Moths – Our shower house has three outdoor lights that stay on all night. As the weather has warmed, we have found an interesting variety of moths under the lights on some mornings. While most moths are tough to identify, these four large moths have enough “field marks” to make identification possible. What most folks don’t realize about these large moths is that they spend very little of their lives in this adult (flying) form. Most of their life is spent as a growing caterpillar (larva), or overwintering in a cocoon or underground (pupa). With these four species, it is thought that the adults do not feed at all. During their rather short time on this earth they seek a mate and mate, the female lays eggs on the appropriate larval food plant, and the adults die. This occurs over a period of one week or less. What a life, eh??
Sphinx Moths – This is a family of large moths known for their rapid, sustained flying ability. They are among the fastest flying insects, with some capable of sustaining speeds of 30 mph. Their caterpillars are large, and most have an obvious “horn” at their posterior (back) end, earning them the name Hornworms. Some are serious agricultural pests, among these the Tomato Hornworm and the Tobacco Hornworm.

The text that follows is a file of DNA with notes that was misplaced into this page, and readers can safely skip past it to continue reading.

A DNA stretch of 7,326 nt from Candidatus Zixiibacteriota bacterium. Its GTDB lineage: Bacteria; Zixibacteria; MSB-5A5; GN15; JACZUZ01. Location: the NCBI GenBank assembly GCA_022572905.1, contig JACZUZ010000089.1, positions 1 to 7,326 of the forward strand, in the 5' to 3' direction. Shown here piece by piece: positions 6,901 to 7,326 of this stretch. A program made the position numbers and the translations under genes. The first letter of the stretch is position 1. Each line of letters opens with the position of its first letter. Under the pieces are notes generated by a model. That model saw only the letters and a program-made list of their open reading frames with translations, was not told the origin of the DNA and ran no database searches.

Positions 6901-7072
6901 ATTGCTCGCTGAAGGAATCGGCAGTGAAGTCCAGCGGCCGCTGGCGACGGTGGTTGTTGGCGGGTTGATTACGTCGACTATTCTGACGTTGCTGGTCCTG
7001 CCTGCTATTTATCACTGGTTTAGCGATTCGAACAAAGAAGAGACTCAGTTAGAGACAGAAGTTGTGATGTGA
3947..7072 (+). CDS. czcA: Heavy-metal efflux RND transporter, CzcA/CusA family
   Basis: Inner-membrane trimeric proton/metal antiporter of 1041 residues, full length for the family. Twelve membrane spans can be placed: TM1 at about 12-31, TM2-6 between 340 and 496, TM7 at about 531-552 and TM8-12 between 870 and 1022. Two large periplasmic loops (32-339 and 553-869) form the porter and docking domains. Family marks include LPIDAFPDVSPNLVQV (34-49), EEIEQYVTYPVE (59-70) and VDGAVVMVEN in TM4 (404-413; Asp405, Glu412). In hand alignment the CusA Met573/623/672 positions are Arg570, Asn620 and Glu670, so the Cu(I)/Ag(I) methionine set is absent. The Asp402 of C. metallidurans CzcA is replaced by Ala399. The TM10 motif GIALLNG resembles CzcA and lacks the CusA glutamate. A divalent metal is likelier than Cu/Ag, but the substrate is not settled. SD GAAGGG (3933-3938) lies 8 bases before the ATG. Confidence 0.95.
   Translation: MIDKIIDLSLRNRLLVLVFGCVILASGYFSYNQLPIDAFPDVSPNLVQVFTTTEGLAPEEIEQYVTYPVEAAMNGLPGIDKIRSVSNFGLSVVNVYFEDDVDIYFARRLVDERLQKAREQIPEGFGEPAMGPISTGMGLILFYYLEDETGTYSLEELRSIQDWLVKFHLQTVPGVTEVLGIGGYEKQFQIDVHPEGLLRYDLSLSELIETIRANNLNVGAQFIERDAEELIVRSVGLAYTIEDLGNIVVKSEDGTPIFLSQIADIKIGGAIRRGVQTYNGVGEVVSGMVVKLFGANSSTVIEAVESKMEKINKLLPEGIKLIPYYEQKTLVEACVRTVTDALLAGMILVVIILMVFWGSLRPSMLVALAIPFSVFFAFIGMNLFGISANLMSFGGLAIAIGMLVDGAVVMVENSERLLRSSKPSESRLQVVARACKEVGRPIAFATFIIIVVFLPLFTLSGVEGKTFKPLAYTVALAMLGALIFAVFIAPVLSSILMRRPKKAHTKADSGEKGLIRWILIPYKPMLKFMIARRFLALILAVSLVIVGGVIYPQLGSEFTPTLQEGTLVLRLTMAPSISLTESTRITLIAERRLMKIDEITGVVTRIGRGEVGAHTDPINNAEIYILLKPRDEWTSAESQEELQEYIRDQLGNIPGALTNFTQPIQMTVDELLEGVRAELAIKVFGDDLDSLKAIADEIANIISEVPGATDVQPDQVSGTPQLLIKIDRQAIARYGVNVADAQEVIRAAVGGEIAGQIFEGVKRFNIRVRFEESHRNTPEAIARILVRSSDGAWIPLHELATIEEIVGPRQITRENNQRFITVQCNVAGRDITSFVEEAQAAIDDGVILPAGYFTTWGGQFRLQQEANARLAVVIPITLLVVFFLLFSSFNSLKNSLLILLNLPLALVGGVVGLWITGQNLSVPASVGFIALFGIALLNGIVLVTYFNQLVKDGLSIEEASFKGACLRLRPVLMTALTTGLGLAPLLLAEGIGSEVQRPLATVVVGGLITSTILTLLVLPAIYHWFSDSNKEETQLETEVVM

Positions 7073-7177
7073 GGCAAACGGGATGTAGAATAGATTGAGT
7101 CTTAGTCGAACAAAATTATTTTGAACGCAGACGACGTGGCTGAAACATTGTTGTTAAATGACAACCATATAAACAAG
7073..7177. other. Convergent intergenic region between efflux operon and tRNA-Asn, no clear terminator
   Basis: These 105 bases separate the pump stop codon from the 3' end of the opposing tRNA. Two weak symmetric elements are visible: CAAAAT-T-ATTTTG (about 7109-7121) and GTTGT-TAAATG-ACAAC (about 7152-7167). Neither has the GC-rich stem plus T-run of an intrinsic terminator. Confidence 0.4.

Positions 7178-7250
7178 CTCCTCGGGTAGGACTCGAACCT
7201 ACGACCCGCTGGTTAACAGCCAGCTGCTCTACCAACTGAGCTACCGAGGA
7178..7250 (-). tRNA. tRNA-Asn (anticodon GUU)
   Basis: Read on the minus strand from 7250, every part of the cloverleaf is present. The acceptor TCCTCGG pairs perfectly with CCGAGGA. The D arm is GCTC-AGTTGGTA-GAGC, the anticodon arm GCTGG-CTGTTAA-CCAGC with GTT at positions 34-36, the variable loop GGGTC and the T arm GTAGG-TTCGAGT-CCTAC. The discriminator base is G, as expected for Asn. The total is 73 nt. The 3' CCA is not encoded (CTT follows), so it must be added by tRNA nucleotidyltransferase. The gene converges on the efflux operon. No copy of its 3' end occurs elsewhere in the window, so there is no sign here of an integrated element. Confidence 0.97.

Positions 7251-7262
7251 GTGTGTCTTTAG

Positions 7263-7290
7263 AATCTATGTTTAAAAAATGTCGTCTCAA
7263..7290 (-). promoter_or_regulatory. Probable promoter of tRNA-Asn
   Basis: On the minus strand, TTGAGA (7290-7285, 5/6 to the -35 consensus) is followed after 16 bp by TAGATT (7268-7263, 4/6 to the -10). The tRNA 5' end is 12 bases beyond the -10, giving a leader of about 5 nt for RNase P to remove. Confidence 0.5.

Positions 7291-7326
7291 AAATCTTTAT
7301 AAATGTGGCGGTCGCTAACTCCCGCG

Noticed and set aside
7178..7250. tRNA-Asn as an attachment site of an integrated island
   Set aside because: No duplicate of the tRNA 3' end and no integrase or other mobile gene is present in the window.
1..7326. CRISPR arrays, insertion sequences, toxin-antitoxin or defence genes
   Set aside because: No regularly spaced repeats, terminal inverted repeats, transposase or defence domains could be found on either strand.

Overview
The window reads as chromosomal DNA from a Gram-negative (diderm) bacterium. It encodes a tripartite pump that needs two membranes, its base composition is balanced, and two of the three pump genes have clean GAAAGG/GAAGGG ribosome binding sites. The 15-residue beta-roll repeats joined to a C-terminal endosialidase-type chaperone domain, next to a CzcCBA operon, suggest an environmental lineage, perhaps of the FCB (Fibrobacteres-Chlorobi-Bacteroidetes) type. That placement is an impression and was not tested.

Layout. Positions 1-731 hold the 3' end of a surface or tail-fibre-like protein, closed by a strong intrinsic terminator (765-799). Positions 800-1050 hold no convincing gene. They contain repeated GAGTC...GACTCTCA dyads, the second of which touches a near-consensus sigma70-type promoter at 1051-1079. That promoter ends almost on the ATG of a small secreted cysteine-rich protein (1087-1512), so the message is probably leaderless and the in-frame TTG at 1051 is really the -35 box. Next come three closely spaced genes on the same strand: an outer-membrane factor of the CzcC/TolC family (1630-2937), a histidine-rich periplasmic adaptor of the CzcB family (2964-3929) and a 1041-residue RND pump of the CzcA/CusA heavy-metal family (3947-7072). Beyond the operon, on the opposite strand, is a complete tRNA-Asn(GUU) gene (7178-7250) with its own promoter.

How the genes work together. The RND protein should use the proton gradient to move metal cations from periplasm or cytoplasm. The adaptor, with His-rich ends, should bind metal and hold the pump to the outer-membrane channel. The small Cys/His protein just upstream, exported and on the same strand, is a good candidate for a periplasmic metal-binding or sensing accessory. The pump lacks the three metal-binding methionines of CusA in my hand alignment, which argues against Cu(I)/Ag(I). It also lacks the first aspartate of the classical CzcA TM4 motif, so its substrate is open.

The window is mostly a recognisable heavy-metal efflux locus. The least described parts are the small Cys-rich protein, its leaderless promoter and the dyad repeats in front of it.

This Waved Sphinx (Ceratomia undulosa) is one of the most common sphinx moths, and their caterpillars feed primarily on Ash trees.
This Modest Sphinx (Pachysphinx modesta) is also known as the Big Poplar Sphinx, after one of the caterpillar’s preferred food plants. The caterpillars feed on Poplar, Aspen and Willow trees.
Giant Silkworm Moths – This family contains many of the largest and most spectacular moths, and represents some of the largest insects in existence. While their caterpillars do create a large silk cocoon for pupation, these moths are only casually related to the silkworms used commercially for silk production.
The Luna Moth (Actias luna) is known for its green color and the long curved tails on the hindwings. Caterpillars feed on a variety of trees including White Birch which is common here in the park.
We discovered these Promethea Moths (Callosamia promethea) mating one morning on the wall of the showerhouse. The male is dark brown, while the female is redder. You may also notice that the abdomen of the female is much larger than the males, since she is carrying eggs.
Here is a picture of the lonely male the next morning.